Dr. Philippe Monnier’s work with the protein neogenin has already delivered results in treating retinitis pigmentosa.
When Dr. Philippe Monnier set out to find effective treatments for debilitating vision disorders, he had no idea that his research might also lead to breakthroughs in the treatment of a wide range of neurological conditions, from multiple sclerosis to stroke.
It was a welcome – if unexpected – discovery.
Dr. Monnier, a senior scientist at the Donald K. Johnson Eye Institute, has been conducting research into how a protein called neogenin influences the progression of inherited retinal degenerations, or IRDs. This family of vision diseases affects about one in 2,000 Canadians and includes agerelated macular degeneration, retinitis pigmentosa and glaucoma.
IRDs are caused by gene mutations that result in the death of photoreceptor cells in the eye, typically leading to vision loss. There are currently no cures for IRDs, and all treatments to date have been focused on slowing their progression.
Dr. Monnier and his team discovered that the protein neogenin can have a big influence on whether photoreceptors live or die. Neogenin levels were found to be higher in the eye tissue of patients with retinal degeneration. Limiting neogenin production using genetic tools in lab models was found to promote photoreceptor survival and, in turn, limit vision loss.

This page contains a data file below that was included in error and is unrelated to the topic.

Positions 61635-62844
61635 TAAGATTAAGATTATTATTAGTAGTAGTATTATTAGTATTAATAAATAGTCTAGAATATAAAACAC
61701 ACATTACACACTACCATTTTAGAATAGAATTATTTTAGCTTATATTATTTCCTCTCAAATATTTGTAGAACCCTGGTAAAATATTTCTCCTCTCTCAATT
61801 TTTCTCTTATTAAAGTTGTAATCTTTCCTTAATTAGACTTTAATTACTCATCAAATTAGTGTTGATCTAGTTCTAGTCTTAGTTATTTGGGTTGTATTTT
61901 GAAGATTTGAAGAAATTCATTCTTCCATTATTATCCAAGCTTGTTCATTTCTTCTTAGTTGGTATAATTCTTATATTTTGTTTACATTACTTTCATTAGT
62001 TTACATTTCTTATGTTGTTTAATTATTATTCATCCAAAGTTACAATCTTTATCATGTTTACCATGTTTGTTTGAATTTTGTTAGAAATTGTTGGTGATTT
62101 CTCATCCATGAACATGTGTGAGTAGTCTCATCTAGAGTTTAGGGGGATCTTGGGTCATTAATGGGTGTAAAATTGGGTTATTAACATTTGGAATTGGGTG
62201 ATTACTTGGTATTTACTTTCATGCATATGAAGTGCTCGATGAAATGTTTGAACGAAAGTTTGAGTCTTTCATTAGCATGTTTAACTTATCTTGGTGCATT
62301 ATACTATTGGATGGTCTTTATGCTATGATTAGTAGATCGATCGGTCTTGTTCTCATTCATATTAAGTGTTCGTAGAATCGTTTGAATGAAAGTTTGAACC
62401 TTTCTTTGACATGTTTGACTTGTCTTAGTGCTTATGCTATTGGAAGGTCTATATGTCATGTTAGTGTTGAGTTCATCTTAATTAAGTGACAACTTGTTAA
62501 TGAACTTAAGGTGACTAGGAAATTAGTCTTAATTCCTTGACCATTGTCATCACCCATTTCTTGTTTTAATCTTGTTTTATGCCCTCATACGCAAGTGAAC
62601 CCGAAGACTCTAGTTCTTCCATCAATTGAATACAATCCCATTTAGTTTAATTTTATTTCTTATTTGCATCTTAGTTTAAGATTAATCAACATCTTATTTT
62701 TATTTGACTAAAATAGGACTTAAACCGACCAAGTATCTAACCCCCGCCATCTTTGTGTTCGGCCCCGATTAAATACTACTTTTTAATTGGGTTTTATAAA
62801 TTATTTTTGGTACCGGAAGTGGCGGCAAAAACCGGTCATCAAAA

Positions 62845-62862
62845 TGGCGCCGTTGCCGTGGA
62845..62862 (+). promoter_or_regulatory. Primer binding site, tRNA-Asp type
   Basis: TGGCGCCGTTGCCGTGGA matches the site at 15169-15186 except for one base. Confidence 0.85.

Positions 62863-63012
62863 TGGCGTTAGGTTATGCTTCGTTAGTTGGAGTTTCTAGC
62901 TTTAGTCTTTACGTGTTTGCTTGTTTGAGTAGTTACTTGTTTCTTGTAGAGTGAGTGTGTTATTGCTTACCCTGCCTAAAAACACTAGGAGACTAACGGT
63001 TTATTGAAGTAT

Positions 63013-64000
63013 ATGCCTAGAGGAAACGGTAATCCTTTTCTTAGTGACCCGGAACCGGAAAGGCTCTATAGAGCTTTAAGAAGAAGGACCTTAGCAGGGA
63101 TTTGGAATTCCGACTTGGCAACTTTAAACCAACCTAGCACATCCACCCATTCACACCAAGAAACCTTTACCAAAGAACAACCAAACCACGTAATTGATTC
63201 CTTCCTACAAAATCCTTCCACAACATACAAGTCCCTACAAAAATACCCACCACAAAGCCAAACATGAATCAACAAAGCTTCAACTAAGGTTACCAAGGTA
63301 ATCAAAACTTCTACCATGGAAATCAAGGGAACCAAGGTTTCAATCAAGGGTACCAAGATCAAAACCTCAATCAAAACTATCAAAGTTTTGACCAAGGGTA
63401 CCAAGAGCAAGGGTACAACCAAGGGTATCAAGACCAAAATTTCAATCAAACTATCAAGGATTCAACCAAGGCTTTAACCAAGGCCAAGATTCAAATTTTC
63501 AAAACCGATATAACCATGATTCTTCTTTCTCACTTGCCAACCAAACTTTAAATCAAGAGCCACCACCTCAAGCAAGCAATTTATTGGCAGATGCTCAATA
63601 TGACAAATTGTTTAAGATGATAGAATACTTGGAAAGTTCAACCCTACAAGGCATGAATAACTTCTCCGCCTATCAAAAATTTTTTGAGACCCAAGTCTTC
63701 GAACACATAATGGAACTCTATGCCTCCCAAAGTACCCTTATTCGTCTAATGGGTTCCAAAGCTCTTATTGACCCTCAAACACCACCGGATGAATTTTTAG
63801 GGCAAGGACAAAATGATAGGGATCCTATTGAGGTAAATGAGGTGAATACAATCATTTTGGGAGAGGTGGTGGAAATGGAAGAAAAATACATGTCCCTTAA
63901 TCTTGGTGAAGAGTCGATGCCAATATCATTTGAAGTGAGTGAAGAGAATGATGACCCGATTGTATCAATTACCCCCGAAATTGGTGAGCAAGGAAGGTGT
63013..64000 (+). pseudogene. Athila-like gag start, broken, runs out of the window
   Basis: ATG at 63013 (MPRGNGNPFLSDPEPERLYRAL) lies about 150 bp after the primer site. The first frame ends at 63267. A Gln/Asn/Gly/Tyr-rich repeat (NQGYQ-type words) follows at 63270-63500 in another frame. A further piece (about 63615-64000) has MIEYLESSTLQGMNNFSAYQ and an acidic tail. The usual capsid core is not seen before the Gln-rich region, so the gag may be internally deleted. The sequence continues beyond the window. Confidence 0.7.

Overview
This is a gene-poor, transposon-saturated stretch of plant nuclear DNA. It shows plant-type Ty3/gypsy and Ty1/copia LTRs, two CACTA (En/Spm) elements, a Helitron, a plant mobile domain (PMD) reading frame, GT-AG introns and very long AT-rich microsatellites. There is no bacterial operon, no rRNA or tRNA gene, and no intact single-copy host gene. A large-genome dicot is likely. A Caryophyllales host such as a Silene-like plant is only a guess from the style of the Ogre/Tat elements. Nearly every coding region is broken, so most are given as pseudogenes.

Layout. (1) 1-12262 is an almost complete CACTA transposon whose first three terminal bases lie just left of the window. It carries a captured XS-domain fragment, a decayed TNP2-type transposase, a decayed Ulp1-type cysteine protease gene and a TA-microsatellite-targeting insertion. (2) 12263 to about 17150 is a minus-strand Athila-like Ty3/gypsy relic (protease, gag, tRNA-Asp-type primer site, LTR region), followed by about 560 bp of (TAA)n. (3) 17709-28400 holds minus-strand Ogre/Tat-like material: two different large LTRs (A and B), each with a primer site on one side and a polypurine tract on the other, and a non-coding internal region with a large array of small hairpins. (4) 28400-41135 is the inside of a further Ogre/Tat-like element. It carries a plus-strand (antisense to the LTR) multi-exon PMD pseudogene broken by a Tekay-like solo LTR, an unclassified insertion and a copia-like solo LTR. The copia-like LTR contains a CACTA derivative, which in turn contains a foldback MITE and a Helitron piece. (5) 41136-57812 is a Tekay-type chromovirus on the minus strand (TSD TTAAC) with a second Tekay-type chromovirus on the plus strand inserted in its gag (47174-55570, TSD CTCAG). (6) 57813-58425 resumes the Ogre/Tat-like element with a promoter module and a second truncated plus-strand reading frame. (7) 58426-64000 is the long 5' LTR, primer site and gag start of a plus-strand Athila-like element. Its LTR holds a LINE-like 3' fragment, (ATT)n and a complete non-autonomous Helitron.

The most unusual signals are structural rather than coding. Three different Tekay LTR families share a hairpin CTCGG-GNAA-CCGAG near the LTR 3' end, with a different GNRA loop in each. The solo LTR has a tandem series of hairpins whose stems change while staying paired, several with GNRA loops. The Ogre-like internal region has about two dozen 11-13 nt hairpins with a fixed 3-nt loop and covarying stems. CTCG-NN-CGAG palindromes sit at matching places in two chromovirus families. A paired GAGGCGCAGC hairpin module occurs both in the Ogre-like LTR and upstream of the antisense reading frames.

“What we found is that neogenin is a major trigger of cell death in photoreceptors,” Dr. Monnier explains. “If we can turn off that switch, we can promote survival in photoreceptors.”
Dr. Monnier and his colleagues have since developed a therapy that does exactly that. So far, it’s been used in multiple models for retinitis pigmentosa, delivering impressive results.
But the application of the team’s cutting edge neogenin research doesn’t end there. Dr. Monnier believes that neogenin also has an impact on other cells types, including neuronal cells. Neuronal cells die in conditions such as multiple sclerosis, spinal cord injuries and stroke.
“When you have a stroke, for example, many neuronal cells die within the brain. That has a negative effect on long-term survival and recovery,” Dr. Monnier says. If researchers can find a way to use neogenin to prevent neuronal cell death, “we may be able to restore brain function and quality of life,” he adds.
The next step is to develop a drug that can treat eye diseases and potentially a wider range of brain disorders.
“Our long-term goal is to apply these new insights into different areas of human health,” Dr. Monnier says. “You start work on the eye, but then you realize that because the eye is made of neurons, you can apply this discovery to other parts of the brain.”
This article originally appeared in the recent magazine Vision: A look inside the Donald K. Johnson Eye Institute.
Photo by Tim Fraser.